The mystery here is interesting, but it’s the main reason that the plot is slow-going.  Things didn’t become really interesting until Monk started putting the pieces together and remembering things, and that’s more than 3/4 of the way through the book.  My only other experience with Anne Perry is her Thomas and Charlotte Pitt novels, and I didn’t think this was quite as good.  I’ll read more in the series because I really like a good historical mystery, but I’m going to have to work my way into the next one.

Page count: 345 | Word count: 113,305

2007: Love and War (John Jakes)
2006: Outlander (Diana Gabaldon)
2005: Hornet Flight (Ken Follett)

2008: #65 – The Secret History of the Pink Carnation (Lauren Willig)

13821777 Book #65 was The Secret History of the Pink Carnation, the first book in the Pink Carnation series by Lauren Willig.  The back of the book reads:

Nothing ever goes right for Eloise. The day she wears her new suede boots, it rains. When the subway stops short, she’s the one thrown into some stranger’s lap. And she’s had her share of misfortune in the way of love. So, after deciding that romantic heroes must be a thing of the past, Eloise is ready for a fresh start.

Setting off for England, Eloise is determined to finish her dissertation on two spies, the Scarlet Pimpernel and the Purple Gentian. But what she discovers is something historians have missed: the secret history of the Pink Carnation-the most elusive spy of all time. As she works to unmask this obscure spy, Eloise has more and more questions. Like, how did the Pink Carnation save England from Napoleon? What became of the Scarlet Pimpernel and the Purple Gentian? And will Eloise Kelly escape her bad luck and find a living, breathing hero of her own?

I adored this.  From Eloise’s spunky confrontation with Colin over the family papers to her weakness for champagne to Amy and Jane’s scheming to the surprise of Miss Gwen to Richard’s family, this book was a jewel. I can’t believe it was out there for three years before I heard of it.  I liked the fast pace and the humor, even during serious situations.  Amy is independent and adventurous and not as smart as she needs to be, and it all adds to her charm.  I wish we had gotten to know Jane a little better, but her story is still to come.

I chose a short passage to share that I thought captured the tone of the story perfectly:

Richard rather fancied the idea of springing out of a brandy barrel, rapier at the ready. “Not the vintage you were expecting, gentlemen?” he would drawl as he leaped out of the cask, brandishing the shining steel of his blade in their astonished faces.  With a thrust to the left, and a stab to the right, he’d fight his way through the room, dueling personally with the man in charge, flipping his sword in an arc across the room.  And then he’d deck the man guarding the gold with a quick uppercut, whirling to fight off the three men who’d jump on him from behind.  He’d kick the first in the stomach, trip the second, and run through the third.  And then he’d make some sort of witty remark.  “Huzzah for the Purple Gentian!” his men would cheer.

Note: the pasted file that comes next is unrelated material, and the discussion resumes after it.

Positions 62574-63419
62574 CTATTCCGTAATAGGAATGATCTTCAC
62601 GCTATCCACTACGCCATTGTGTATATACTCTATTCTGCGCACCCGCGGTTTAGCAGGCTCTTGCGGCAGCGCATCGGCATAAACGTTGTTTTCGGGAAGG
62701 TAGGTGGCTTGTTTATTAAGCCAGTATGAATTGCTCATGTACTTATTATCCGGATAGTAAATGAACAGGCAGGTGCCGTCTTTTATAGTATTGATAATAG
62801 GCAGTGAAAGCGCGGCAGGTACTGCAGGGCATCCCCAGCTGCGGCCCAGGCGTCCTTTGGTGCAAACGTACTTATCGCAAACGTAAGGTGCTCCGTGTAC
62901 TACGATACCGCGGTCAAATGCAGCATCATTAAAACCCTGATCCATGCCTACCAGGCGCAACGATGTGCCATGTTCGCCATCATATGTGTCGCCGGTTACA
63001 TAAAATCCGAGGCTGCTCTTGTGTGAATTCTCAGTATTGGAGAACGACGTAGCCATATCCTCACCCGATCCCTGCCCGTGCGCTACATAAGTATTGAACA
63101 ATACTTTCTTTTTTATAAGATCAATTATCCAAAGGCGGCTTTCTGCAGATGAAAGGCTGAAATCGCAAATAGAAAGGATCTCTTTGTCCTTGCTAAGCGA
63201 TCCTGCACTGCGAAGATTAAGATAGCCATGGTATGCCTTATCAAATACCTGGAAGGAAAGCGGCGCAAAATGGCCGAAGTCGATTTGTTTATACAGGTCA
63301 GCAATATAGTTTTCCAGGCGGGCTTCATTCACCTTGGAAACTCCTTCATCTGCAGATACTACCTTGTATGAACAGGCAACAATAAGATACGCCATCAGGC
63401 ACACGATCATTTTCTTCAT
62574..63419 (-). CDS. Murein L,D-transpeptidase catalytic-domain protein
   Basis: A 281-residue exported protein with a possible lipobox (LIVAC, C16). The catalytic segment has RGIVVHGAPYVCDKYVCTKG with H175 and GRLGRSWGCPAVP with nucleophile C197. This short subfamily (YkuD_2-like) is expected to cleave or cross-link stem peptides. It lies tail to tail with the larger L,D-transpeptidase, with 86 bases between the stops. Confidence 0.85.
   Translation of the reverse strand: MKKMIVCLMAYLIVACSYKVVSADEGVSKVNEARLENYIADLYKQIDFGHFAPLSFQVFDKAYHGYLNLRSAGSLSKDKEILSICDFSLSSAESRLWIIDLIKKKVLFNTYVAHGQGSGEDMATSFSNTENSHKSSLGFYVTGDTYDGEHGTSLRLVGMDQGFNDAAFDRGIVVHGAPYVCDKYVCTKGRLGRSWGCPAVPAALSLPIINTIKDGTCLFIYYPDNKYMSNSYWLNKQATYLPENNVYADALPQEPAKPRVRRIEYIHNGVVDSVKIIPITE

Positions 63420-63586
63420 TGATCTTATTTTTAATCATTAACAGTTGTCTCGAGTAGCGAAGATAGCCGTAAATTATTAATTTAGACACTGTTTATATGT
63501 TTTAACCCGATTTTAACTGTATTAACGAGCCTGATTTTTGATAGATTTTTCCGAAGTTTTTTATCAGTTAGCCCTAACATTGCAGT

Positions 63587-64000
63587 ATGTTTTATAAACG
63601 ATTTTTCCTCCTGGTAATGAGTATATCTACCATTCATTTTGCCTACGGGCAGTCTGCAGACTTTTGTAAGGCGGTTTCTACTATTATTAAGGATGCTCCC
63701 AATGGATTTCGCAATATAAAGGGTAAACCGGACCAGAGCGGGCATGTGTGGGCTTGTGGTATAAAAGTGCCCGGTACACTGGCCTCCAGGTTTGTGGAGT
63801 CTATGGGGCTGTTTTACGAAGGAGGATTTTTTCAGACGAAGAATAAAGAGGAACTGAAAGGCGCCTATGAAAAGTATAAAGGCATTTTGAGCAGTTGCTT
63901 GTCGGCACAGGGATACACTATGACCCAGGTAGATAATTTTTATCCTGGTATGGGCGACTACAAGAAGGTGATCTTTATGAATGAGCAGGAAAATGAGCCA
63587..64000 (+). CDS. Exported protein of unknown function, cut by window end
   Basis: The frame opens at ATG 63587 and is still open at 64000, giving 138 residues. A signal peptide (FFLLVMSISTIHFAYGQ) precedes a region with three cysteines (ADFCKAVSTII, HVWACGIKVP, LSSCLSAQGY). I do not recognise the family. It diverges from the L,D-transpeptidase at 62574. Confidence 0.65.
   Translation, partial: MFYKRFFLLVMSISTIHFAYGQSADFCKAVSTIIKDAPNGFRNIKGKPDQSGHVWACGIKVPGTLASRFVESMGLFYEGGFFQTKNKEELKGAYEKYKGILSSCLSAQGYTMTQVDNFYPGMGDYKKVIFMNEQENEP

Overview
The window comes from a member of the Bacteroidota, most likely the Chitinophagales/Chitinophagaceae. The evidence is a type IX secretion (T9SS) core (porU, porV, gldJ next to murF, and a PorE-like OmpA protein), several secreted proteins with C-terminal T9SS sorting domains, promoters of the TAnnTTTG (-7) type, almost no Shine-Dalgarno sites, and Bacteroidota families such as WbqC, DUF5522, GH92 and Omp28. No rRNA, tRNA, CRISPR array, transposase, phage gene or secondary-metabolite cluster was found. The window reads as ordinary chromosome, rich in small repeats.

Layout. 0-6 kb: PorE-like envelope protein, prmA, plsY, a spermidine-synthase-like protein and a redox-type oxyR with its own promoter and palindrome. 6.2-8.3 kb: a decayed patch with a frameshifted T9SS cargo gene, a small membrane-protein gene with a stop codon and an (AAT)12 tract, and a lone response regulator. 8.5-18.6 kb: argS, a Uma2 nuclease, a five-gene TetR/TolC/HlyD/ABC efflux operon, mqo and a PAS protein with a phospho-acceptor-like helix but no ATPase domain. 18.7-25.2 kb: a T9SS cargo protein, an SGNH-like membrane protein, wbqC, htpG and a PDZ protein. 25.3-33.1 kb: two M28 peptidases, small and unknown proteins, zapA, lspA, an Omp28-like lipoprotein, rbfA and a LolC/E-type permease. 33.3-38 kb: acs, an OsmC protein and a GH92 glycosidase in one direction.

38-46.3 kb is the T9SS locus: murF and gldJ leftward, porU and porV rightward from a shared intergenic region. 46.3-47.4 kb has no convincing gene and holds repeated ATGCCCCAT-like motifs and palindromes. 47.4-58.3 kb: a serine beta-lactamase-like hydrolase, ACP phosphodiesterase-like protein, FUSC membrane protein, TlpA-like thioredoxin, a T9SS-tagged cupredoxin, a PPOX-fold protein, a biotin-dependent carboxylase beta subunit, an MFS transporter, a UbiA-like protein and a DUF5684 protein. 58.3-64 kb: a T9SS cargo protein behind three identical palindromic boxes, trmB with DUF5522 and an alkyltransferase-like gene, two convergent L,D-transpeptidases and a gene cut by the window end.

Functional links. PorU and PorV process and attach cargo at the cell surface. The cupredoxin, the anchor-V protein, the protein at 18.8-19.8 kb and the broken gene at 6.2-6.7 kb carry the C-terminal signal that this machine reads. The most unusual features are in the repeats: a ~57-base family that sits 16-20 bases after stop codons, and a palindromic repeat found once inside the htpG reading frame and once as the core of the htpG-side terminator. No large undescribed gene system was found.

If only it ever happened that way.

I guarantee I will be reading this series to its conclusion.

Page count: 426 | Word count: 127,785

2007: Blood Sport (Dick Francis)
2006: Danse Macabre (Laurell K. Hamilton)
2005: Silent Partner (Jonathan Kellerman)

2008: #15 – The Paid Companion (Amanda Quick)

13867407.JPGBook #15 was The Paid Companion by Amanda Quick. The back of the book reads:

The Earl of St. Merryn needs a woman. His intentions are purely practical Рhe simply wants someone sensible and suitably lovely to pose as his betrothed for a few weeks among polite society. He has his own agenda to pursue, and a false fianc̩e will keep the husband-hunters at bay while he goes about his business. The easiest solution is to hire a paid companion.

However, finding the right candidate proves more of a challenge than he expected – until he encounters Miss Elenora Lodge. Her dowdy attire and pinned-up hair cannot hide her fine figure and the fire in her golden eyes. And her unfortunate circumstances, and dreams of a life of independence, make the Earl’s generous offer undeniably appealing.

But Elenora is unsure what this masquerade might entail. For St. Merryn is clearly hiding a secret or two, and things seem oddly amiss in his gloomy Rain Street home. She is soon to discover that his secrets are even darker than his decor, and that this lark will be a far more dangerous adventure than she’s been led to believe. And Arthur, Earl of St. Merryn, is making a discovery as well: that the meek and mild companion he’d initially envisioned has become, in reality, a partner in his quest to catch a killer – and an outspoken belle of the ball who stirs a wild passion in his practical heart.

Not my usual type of book (I don’t know that I’ve ever read Jayne Ann Krentz/Amanda Quick before), but I really enjoyed this. It was a romance without being really heavy-handed with the LOOOOOVE, and it was a light historical mystery to boot! You pretty much know how it’s going to end, but that doesn’t lessen the enjoyment of the journey.

Page count: 418 | Word count: 94,800

2007: Dark Side of the Moon (Sherrilyn Kenyon)
2006: Burnt Offerings (Laurell K. Hamilton)
2005: F is for Fugitive (Sue Grafton)

2008: #11 – The Bone Garden (Tess Gerritsen)